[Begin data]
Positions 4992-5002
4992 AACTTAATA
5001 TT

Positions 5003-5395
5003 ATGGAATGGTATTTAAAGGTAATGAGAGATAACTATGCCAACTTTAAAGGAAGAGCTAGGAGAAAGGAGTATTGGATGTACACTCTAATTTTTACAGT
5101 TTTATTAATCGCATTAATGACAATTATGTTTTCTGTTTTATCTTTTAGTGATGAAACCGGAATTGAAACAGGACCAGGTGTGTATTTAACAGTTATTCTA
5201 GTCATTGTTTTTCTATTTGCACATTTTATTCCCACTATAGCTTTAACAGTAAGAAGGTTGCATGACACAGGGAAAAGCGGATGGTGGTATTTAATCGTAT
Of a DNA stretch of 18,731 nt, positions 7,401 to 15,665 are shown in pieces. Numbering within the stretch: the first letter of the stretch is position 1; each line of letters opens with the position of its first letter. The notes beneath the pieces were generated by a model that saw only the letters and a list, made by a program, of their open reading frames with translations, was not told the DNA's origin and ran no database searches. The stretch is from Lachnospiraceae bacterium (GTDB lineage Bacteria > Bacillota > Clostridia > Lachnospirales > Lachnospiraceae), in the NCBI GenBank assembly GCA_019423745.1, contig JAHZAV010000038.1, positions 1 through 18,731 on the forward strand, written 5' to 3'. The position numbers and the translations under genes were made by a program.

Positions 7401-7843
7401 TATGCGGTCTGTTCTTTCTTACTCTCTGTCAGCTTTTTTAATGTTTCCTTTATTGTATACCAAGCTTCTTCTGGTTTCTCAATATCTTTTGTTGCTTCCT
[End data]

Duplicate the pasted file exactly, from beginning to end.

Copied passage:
Positions 4992-5002
4992 AACTTAATA
5001 TT

Positions 5003-5395
5003 ATGGAATGGTATTTAAAGGTAATGAGAGATAACTATGCCAACTTTAAAGGAAGAGCTAGGAGAAAGGAGTATTGGATGTACACTCTAATTTTTACAGT
5101 TTTATTAATCGCATTAATGACAATTATGTTTTCTGTTTTATCTTTTAGTGATGAAACCGGAATTGAAACAGGACCAGGTGTGTATTTAACAGTTATTCTA
5201 GTCATTGTTTTTCTATTTGCACATTTTATTCCCACTATAGCTTTAACAGTAAGAAGGTTGCATGACACAGGGAAAAGCGGATGGTGGTATTTAATCGTAT
Of a DNA stretch of 18,731 nt, positions 7,401 to 15,665 are shown in pieces. Numbering within the stretch: the first letter of the stretch is position 1; each line of letters opens with the position of its first letter. The notes beneath the pieces were generated by a model that saw only the letters and a list, made by a program, of their open reading frames with translations, was not told the DNA's origin and ran no database searches. The stretch is from Lachnospiraceae bacterium (GTDB lineage Bacteria > Bacillota > Clostridia > Lachnospirales > Lachnospiraceae), in the NCBI GenBank assembly GCA_019423745.1, contig JAHZAV010000038.1, positions 1 through 18,731 on the forward strand, written 5' to 3'. The position numbers and the translations under genes were made by a program.

Positions 7401-7843
7401 TATGCGGTCTGTTCTTTCTTACTCTCTGTCAGCTTTTTTAATGTTTCCTTTATTGTATACCAAGCTTCTTCTGGTTTCTCAATATCTTTTGTTGCTTCCT